Flag Day, the time to pay respect to the red, white and blue, or what is commonly referred to as Old Glory. Throughout the 100-plus years of cinema, the American flag has been displayed prominently in all genres of film. Here are just a handful of our favorite examples.
One of the greatest Generals to ever don a uniform, George S. Patton bled the colors of Old Glory. George C. Scott won a deserved Best Actor Oscar for his amazing portrayal.
Easy Rider (1969)
If your nickname is “Captain America” you better wear the colors proudly. Peter Fonda’s hippie biker did just that in Dennis Hopper’s counterculture masterpiece about the pursuit of freedom along the open road.
When a gang of uncouth American deep-sea drillers are humanity’s only hope to survive a asteroid impact with Earth, Michael Bay is contractually obligated to shoot them walking in formation in front of the stars and stripes.
Dances with Wolves (1990)
The visage of a disillusioned John J. Dunbar (Kevin Costner) carrying a tattered Union Flag into the disappearing frontier is one of many lasting images from a gorgeous, albeit overrated film.
Bye, bye Tricky Dick. We hardly knew ya.
Blow Out (1981)
It doesn’t end well for Philly prostitute Sally Bedina in director Brian De Palma’s taut serial killer/government conspiracy thriller. However, the stars and stripes never looked better.
Let’s take a moment to appreciate the exquisite cinematography in the above shot. If you haven’t seen Avalon, do so ASAP. It’s a well-written story worth telling.
Superman II (1980)
“I’m here to fight for truth, justice, and the American way.” Screw foreigners — Superman is all about Old Glory and everything it represents.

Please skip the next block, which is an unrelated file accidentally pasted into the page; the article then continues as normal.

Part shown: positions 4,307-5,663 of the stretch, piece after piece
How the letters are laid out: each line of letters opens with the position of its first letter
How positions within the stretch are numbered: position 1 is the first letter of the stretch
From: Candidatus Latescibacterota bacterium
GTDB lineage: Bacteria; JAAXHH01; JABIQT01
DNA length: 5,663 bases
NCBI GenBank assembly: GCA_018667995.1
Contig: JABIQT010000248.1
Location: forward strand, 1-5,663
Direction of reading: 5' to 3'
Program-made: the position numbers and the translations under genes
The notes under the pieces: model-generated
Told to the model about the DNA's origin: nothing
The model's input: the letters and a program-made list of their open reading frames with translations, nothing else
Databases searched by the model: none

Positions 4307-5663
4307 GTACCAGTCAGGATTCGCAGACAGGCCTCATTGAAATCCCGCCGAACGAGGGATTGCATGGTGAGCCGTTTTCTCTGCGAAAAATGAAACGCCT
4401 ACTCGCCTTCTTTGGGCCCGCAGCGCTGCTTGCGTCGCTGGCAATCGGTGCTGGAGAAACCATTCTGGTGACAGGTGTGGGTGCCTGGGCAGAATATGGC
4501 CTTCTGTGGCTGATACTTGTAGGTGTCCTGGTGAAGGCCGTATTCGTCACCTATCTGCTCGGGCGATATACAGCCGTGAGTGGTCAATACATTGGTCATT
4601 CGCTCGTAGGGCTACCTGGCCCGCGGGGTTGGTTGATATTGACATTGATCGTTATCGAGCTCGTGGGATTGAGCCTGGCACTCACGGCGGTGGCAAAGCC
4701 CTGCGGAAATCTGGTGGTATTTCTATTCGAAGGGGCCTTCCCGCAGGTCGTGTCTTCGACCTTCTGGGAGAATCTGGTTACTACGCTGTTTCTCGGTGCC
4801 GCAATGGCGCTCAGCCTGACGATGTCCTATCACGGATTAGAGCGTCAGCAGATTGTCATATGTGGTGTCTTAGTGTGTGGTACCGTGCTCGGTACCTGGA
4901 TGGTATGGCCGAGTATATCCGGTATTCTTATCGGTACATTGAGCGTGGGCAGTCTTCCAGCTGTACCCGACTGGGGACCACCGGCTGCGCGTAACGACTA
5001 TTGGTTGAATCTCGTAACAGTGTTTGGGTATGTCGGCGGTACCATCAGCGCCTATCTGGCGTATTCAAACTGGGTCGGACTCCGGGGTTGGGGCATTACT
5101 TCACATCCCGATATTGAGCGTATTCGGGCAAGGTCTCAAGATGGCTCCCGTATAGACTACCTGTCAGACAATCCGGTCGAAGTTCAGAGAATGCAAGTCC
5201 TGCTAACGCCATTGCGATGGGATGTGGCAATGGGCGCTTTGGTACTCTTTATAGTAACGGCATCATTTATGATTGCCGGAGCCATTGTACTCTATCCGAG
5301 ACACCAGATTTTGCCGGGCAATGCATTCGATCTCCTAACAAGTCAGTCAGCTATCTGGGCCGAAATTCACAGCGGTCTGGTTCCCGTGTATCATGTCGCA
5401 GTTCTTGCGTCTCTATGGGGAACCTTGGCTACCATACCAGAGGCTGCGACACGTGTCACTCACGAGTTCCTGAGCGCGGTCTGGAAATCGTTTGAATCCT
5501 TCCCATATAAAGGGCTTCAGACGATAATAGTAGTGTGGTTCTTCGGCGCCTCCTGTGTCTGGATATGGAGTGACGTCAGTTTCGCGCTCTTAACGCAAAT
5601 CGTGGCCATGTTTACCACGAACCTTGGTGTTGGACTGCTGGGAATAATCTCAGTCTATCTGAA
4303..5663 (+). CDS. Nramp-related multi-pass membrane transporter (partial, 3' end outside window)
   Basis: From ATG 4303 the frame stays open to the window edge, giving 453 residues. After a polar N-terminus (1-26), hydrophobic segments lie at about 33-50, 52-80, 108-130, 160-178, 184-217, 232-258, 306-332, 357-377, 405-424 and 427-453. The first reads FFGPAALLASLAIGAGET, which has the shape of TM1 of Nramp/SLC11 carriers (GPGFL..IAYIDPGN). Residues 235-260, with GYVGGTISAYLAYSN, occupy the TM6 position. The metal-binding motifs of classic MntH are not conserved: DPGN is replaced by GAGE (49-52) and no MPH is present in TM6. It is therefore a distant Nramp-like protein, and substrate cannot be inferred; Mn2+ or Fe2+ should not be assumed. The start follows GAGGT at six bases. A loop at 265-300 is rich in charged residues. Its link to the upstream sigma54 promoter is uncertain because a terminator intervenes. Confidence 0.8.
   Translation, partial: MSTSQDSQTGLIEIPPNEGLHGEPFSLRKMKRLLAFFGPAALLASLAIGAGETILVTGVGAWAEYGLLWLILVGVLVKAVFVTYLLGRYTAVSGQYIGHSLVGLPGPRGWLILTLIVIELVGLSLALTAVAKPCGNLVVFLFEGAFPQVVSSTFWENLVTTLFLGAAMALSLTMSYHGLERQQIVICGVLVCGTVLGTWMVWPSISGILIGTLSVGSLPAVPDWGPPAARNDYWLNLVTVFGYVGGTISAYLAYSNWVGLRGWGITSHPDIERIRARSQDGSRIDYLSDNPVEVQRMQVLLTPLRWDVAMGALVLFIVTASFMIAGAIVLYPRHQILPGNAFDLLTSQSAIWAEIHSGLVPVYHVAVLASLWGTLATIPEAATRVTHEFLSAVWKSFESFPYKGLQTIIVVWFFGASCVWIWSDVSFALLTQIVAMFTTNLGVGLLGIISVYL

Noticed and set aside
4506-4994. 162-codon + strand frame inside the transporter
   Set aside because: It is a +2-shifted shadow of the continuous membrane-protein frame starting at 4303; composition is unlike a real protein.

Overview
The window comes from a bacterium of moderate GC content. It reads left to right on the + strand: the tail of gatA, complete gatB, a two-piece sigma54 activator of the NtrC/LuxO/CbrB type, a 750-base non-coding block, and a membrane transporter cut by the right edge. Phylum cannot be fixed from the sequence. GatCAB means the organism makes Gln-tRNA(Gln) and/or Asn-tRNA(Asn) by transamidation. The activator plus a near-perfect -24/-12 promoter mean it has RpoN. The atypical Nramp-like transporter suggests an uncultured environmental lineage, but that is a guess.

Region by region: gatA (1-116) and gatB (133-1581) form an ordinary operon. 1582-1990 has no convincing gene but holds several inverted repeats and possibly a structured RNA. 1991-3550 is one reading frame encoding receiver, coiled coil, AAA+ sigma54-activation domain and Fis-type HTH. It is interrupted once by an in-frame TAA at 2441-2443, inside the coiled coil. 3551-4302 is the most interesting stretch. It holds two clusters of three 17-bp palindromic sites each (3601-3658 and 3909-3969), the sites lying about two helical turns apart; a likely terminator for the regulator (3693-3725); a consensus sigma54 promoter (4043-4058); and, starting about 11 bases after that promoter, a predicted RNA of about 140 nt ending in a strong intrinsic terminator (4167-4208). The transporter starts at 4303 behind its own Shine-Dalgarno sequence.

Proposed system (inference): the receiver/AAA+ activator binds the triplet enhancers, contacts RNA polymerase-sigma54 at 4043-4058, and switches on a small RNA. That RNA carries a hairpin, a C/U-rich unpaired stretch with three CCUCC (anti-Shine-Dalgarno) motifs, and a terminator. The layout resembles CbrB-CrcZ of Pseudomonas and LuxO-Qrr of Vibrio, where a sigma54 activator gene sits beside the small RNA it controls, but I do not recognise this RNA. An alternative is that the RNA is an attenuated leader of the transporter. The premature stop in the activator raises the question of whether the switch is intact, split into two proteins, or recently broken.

Born on the Fourth of July (1989)
Tom Cruise gives his most dedicated performance playing paralyzed Vietnam vet/anti-war activist Ron Kovic. The film serves as a reminder that the price of freedom often comes at a physical, mental and ideological cost.
Simply put: one of the greatest war movies ever made. If you’re not shedding a tear during this one, you’re barely human. Denzel Washington and Morgan Freeman? Awesome.
The ghastly dystopian future which might await if the “dumbing down” of society continues doesn’t seem so far fetched now, does it?
Forrest Gump (1994)
That nitwit Forrest Gump sure did live an interesting life. Here he bumps shoulders with legendary political activist Abbie Hoffman and his natty red, white and blue shirt.
In what must have been a logistical clusterfuck, Robert Altman juggles multiple story-lines among a group of Nashville musicians and residents attending a concert rally leading up to the state’s presidential primary. It’s an impressive exercise in original film-making.
The Patriot (2000)
Don’t kill Benjamin Martin’s son and burn down his house because he’ll hunt you down and slit your throat. Especially if you’re a limey prick battling the colonies during the Revolutionary War.
American History X (1998)
Agree or disagree, freedom also includes the right to hate.
The Right Stuff (1983)
The space program and Old Glory go together like picnics and lemonade.
Flags of our Fathers (2006)
An image that defines everything America stands for. Happy Flag Day!